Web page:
If your agent’s marketing plan is to ‘blast your property to hundreds of internet search sites’ then they really don’t have a marketing plan, because as long as they put your property on the MLS then this automatically happens. And news flash – you don’t need an agent to get your property on the MLS. There are plenty of flat-fee MLS services out there.
I can’t tell you the number of times I’ve looked at dark, upside-down pictures on the MLS and real estate search engines that were clearly taken with a smartphone. Just really crappy pictures. And I wonder to myself – does the seller know that that’s how consumers are seeing their house? And if an agent tells you the quality of pictures doesn’t matter than they’re high (on drugs – not life). I’ve had plenty of buyers tell me they’re not interested in a home because they didn’t like the way it looked in the pictures, and I had to explain that the pictures were really crappy and they should still see the home. And then they see the home and they’re like, ‘Oh, this is a nice home – yea, we may be interested.’
A huge part of hiring an agent is the marketing they’re going to do to attract buyers to your house and to entice those buyers to pay asking price. But what kind of marketing? Again, most agents simply upload your property to the MLS and then it automatically syndicates across the internet. That’s cool – nearly every single buyer is searching online, but is the marketing intelligent? In other words, does the marketing have an objective or is it simply to get your house in front of as many people as possible? Because I hear agents tell people all the time that they can market your property to 30 different countries and 30 million people are going to see it online. Great – but if you’re selling a home in Orange County I’ll bet you my first born that someone from Orange County is going to buy it – not someone from Estonia.
Whoever you hire better be presenting you a detailed marketing plan with clear objectives. I always figure out who I think the buyer demographic is. For instance, if I’m selling a home in Laguna Woods I know the buyer is going to be over the age of 55, and I probably need to focus on print advertising because we all know Granny ain’t that quick on a laptop. Likewise, if I’m selling a starter home I know the buyer demographic is going to be younger, and there will be certain features and questions they have. It’s my job to gear the marketing material towards them to make your home stand out from all the others.
3. Clear the Path for a Successful Transaction
Pricing your property right and getting a buyer is typically fairly easy. Negotiating a fair purchase agreement is also fairly easy. Closing a transaction is not always easy. Sometimes it can be downright ridiculous and if your agent isn’t creative or aggressive or tactful or persistent then the transaction could easily fall apart. Personality plays a big role here. When I work on transactions and there’s a competent, smart agent on the other end things go smoothly, even when we run into bumps. When I work with ‘know it alls’ and primadonnas, even slam-dunk transactions can get tense and little issues soon balloon unnecessarily into big issues.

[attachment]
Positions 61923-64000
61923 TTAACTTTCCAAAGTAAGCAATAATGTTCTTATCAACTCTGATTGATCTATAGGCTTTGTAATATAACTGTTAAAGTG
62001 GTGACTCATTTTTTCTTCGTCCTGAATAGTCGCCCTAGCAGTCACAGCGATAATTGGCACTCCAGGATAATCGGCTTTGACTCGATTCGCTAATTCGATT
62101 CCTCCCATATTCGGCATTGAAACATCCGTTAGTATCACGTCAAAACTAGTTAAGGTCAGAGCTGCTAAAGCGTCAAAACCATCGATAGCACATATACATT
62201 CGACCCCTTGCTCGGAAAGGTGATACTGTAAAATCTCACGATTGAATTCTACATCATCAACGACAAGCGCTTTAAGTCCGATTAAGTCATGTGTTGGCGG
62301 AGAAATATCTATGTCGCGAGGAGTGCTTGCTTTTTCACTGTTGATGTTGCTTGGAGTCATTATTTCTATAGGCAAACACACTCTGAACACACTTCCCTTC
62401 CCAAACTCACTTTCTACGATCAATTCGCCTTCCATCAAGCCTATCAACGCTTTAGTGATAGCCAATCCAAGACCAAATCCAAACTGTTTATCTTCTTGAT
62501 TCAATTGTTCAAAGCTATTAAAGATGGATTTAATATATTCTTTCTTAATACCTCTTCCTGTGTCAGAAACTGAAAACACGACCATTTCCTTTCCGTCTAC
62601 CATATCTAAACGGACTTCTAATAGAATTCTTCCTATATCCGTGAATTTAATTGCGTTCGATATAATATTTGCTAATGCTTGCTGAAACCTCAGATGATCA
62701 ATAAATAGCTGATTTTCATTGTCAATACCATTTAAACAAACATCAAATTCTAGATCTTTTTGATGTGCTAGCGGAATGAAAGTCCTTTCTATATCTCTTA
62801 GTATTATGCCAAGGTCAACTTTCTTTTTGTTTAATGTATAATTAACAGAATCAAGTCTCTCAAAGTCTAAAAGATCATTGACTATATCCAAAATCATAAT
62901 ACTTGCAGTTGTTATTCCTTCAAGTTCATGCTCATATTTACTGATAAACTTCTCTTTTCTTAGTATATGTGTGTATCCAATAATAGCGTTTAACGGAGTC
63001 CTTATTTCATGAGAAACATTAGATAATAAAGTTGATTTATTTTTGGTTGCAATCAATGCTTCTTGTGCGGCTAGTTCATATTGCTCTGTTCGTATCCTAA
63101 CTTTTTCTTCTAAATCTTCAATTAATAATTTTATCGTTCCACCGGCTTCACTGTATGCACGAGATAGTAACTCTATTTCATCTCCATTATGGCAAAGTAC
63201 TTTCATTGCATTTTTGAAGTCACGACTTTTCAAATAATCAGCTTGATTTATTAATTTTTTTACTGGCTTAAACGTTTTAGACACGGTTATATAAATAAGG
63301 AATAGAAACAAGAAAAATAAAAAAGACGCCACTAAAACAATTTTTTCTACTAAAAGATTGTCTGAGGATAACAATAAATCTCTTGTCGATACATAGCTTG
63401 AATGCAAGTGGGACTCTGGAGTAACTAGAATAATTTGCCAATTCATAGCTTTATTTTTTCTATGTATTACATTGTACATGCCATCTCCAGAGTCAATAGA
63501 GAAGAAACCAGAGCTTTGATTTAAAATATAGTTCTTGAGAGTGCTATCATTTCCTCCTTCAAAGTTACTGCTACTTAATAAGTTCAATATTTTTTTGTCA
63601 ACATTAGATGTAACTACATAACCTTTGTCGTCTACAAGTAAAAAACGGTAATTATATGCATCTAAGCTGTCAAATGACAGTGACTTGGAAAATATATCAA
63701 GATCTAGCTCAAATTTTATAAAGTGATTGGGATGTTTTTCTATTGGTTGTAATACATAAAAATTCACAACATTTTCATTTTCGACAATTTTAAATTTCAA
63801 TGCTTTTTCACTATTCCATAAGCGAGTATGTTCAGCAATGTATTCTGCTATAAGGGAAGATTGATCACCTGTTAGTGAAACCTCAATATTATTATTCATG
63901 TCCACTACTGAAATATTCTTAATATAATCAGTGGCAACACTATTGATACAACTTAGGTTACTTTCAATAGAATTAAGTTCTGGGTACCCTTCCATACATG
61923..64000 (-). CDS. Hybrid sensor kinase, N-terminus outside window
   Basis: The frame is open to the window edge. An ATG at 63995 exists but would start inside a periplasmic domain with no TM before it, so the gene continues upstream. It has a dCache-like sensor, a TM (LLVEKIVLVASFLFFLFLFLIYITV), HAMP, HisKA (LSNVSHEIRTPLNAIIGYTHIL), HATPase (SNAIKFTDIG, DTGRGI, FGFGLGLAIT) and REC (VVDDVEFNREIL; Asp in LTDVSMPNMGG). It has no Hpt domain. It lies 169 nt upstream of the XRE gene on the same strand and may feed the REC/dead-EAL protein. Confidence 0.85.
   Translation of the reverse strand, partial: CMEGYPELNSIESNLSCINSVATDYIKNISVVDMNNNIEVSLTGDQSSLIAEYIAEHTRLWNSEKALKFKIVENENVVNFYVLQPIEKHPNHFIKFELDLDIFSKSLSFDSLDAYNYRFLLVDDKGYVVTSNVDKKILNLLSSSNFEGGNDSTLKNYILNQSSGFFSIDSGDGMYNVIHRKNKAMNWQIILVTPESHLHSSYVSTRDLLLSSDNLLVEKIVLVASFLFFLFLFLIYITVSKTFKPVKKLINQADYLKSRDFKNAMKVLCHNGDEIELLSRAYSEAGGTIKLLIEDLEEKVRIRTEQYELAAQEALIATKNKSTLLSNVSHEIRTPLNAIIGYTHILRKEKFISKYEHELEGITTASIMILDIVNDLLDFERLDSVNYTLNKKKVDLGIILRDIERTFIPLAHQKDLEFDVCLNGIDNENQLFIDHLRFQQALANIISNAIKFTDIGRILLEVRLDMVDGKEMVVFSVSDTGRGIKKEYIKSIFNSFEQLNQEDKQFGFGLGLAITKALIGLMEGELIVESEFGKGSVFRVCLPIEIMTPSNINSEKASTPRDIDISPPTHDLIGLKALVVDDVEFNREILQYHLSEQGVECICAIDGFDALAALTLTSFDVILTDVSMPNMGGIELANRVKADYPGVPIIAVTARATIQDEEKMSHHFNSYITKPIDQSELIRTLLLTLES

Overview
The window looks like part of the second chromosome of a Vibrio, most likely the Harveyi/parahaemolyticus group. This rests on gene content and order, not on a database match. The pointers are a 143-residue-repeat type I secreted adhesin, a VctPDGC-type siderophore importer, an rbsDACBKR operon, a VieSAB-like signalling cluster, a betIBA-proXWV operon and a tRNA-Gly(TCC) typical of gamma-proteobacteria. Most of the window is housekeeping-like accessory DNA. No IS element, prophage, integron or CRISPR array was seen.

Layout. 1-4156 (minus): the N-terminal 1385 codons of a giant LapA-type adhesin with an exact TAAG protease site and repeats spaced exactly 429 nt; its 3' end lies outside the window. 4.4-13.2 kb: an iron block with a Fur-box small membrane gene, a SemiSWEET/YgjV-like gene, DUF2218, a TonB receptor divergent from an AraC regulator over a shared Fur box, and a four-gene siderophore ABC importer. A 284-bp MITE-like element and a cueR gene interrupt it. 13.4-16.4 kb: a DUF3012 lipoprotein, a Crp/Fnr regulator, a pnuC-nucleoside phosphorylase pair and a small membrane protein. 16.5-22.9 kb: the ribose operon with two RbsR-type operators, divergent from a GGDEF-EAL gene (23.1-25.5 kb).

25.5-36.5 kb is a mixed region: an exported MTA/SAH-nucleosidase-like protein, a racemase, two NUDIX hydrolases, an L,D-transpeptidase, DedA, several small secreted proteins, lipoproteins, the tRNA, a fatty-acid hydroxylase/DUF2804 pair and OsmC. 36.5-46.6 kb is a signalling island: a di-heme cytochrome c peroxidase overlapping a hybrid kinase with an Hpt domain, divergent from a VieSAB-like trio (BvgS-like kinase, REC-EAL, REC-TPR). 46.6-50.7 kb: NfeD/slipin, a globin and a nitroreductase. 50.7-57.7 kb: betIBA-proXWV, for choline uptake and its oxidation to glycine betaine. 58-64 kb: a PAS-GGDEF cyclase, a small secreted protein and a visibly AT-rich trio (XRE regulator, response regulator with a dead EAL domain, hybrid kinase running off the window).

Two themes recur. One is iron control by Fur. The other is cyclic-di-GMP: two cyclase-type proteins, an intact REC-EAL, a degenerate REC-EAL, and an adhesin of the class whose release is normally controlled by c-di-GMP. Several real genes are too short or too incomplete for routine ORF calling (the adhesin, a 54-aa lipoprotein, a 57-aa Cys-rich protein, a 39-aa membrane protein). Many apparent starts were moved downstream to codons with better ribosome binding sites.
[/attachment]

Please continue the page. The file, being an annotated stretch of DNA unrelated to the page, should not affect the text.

Your agent’s job is to always keep their cool and work with the various parties involved in a transaction to ensure it closes. They’re also supposed to clear a path. If they haven’t done their homework you could run into title or other legal issues that jeopardize the transaction. Most of these are usually easily avoidable – so long as your agent is clearing a path.
What happens if your property doesn’t appraise for value? What happens if the lender has some really restrictive conditions that are holding up underwriting? What happens if half-way through the transaction one trustee out of three trustees is hospitalized and can’t sign documents (yea – this happened to me)? Your agent better have the answers or they better be resourceful enough to find the answers. Often, a lot of this boils down to communication. How good of a communicator is the agent you’re interviewing? Usually, people who are really good at communicating with others are pretty good at solving problems precisely because they’re good at communicating with others.
4. DO THE DAMN WORK Numbers 1-3 Require
Pretty basic idea, right? If you hire somebody to do a job you expect them to do the job. Sometimes helping buyers and sellers doesn’t require a lot of work. Sometimes it requires a whole bunch of work. Regardless, if the person involved in helping you buy or sell isn’t doing everything they can to facilitate and streamline your transaction then they’re shortchanging you on the service that you could be receiving by another agent who actually earns their commission.
Look, there are a lot of great agents out there, and these agents don’t have any problem explaining exactly what they offer and why they earn their commission. There are more not-so-great agents out there, however. Which is why it’s important for consumers like you to make sure your agent is transparent with respect to what they can offer you, what they’ll do and who they are. Then you decide for yourself whether their commission is worth it or not.
Just like Sarah McLachlan’s SPCA commercials – don’t let an agent’s sad puppy dog face guilt you into a commission that they’re not worth.